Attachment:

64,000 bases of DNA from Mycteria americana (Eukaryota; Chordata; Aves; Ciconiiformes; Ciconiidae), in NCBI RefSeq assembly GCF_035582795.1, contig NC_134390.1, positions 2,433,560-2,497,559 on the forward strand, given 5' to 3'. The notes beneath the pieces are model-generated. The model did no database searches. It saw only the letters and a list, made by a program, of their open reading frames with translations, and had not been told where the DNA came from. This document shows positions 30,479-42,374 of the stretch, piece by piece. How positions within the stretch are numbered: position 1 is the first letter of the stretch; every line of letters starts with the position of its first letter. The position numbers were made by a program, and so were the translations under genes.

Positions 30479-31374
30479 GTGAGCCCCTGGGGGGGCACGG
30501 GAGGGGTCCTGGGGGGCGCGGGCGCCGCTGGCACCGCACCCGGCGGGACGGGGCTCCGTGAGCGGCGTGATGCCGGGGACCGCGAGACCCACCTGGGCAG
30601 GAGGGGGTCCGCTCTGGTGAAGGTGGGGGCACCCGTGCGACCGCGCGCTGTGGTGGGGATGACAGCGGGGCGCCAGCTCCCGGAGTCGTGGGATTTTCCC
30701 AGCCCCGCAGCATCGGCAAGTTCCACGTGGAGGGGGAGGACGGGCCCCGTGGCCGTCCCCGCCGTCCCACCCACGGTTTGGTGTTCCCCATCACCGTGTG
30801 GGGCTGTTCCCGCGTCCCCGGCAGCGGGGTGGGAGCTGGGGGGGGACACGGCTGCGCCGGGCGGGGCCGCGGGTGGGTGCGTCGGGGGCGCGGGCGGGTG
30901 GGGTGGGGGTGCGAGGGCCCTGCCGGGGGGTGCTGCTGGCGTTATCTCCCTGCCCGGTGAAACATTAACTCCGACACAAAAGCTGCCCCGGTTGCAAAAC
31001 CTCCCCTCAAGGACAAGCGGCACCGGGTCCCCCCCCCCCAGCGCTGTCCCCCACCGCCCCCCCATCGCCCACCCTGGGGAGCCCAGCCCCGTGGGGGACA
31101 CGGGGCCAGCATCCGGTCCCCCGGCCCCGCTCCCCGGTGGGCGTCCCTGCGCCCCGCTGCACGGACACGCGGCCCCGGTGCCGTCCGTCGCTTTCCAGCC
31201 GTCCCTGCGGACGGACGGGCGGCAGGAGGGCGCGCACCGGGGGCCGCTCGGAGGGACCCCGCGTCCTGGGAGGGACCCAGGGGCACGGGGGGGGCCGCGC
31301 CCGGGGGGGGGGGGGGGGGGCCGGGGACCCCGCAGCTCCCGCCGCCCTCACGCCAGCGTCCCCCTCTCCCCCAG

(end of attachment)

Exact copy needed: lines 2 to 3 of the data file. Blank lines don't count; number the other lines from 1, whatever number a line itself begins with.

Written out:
Positions 30479-31374
30479 GTGAGCCCCTGGGGGGGCACGG